Russia is ready to freeze the output of oil should other major producers support the measure, Minister of Energy Alexander Novak said on February 16 after closed-doors talks in Doha with the energy ministers of Qatar, Saudi Arabia, and Venezuela. According to Novak, there was a preliminary agreement to freeze output at January's levels.
Oversupply on the global oil market has led to a 70% drop in oil prices, driving Russia into the second year of recession and shattering long-term development plans that were based on oil prices of over $100 per barrel.
According to the Financial Times, Saudi Arabia has provisionally agreed to freeze oil output, after more than 15 months of opposition to unilaterally cutting oil supplies.
The news of the meeting and preliminary agreement pushed up oil prices by 6% to over $33 per barrel on February 16.
However, the decision to freeze output is not final and is likely to face strong headwinds: Qatar's Energy Minister Mohammad bin Saleh al-Sada said the deal to freeze output was still dependent on participation of other major producers, which could complicate efforts.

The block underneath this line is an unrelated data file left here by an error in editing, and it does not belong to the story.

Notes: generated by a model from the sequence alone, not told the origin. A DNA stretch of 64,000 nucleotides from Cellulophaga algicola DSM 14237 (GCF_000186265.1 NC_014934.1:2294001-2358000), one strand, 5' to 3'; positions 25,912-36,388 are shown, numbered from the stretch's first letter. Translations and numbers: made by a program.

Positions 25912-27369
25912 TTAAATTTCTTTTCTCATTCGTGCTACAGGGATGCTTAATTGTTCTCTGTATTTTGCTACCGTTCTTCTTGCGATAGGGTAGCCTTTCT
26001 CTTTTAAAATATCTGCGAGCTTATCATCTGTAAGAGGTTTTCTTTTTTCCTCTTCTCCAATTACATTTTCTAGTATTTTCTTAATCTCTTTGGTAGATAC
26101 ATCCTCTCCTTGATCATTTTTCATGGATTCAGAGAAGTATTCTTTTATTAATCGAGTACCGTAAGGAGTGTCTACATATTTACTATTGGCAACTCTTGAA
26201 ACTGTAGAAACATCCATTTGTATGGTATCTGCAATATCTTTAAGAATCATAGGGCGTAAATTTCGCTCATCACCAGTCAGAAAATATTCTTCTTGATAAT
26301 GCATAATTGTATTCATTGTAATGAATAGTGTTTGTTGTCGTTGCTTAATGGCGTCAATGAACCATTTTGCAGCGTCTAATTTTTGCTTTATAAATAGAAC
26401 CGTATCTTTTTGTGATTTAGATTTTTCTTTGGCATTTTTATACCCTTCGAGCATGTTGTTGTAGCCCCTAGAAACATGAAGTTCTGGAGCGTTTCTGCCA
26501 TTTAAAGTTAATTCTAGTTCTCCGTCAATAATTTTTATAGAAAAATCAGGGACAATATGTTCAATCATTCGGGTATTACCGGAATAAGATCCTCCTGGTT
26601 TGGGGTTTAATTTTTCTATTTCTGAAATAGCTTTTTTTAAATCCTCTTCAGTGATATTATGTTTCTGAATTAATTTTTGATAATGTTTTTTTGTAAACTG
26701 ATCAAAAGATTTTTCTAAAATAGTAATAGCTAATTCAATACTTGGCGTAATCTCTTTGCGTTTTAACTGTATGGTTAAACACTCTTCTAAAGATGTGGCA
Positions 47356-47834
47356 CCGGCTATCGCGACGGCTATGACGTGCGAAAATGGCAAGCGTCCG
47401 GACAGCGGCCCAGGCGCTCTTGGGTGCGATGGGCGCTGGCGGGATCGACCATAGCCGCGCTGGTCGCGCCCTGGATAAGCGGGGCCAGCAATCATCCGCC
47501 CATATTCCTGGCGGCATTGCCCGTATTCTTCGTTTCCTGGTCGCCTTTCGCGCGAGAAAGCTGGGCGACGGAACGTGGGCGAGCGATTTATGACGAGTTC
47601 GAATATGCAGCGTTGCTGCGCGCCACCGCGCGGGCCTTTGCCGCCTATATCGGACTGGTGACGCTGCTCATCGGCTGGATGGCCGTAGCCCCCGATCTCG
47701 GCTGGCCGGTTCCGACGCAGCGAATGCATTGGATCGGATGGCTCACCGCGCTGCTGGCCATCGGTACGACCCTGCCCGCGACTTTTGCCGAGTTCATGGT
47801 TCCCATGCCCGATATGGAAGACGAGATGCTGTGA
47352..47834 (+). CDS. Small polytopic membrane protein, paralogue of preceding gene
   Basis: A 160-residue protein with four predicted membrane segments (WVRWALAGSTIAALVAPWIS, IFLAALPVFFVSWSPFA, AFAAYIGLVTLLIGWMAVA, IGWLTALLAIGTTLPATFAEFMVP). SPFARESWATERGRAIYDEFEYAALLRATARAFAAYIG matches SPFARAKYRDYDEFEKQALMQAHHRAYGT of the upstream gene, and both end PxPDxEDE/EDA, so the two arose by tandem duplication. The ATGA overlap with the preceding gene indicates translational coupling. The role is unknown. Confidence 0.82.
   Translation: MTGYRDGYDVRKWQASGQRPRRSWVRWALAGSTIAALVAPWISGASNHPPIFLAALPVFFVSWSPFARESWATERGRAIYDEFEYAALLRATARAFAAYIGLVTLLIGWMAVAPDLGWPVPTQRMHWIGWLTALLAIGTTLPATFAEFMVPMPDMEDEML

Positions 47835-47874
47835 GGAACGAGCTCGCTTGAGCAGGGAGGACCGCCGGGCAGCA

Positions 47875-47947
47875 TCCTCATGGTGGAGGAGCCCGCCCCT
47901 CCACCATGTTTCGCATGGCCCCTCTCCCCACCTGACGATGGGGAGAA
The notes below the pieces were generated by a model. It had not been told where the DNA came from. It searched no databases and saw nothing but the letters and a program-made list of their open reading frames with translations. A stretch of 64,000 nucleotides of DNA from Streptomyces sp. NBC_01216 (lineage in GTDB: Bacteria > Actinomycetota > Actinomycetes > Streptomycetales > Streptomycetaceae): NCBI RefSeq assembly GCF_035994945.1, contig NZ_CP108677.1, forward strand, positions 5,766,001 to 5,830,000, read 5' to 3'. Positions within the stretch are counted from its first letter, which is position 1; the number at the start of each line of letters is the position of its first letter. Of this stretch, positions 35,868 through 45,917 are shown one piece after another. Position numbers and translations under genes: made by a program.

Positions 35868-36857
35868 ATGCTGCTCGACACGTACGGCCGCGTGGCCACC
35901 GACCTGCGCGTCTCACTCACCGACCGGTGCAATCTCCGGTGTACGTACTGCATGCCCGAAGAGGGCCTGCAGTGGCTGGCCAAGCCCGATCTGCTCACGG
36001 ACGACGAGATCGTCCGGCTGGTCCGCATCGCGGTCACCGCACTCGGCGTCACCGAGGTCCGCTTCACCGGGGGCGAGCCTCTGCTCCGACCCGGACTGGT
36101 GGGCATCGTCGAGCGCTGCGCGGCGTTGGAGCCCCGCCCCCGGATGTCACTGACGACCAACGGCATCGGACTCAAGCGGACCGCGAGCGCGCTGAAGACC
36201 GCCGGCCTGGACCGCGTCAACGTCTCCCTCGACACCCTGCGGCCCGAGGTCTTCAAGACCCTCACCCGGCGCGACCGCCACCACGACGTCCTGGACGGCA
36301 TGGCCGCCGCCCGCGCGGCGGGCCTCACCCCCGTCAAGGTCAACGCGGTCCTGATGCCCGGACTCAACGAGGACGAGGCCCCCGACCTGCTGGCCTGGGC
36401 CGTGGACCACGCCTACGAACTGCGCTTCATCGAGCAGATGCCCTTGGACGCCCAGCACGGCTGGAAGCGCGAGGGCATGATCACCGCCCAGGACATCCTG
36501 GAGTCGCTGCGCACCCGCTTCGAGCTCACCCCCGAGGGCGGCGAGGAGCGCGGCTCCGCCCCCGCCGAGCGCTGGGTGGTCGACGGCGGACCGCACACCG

Most notably, Iran, which is back on the oil market this year after the lifting of Western sanctions, repeatedly stated that it will seek to revive its oil production.
Strong geopolitical tensions also persist between Saudi Arabia, Iran, and Russia over the civil war in Syria, in which Russian air forces are actively supporting the regime of Bashar Assad, while Riyadh supports the opposition forces.
For Russia, freezing output would not require extraordinary efforts, as this year's output was planned at 2015 levels and a number of country's oil majors expressed readiness to limit their production.
However, in 2015 industry experts doubted Russia's ability to significantly cut oil prices in order to influence prices, due to limited storage capacity and the need to continuously pump in harsh weather conditions at many key oilfields.
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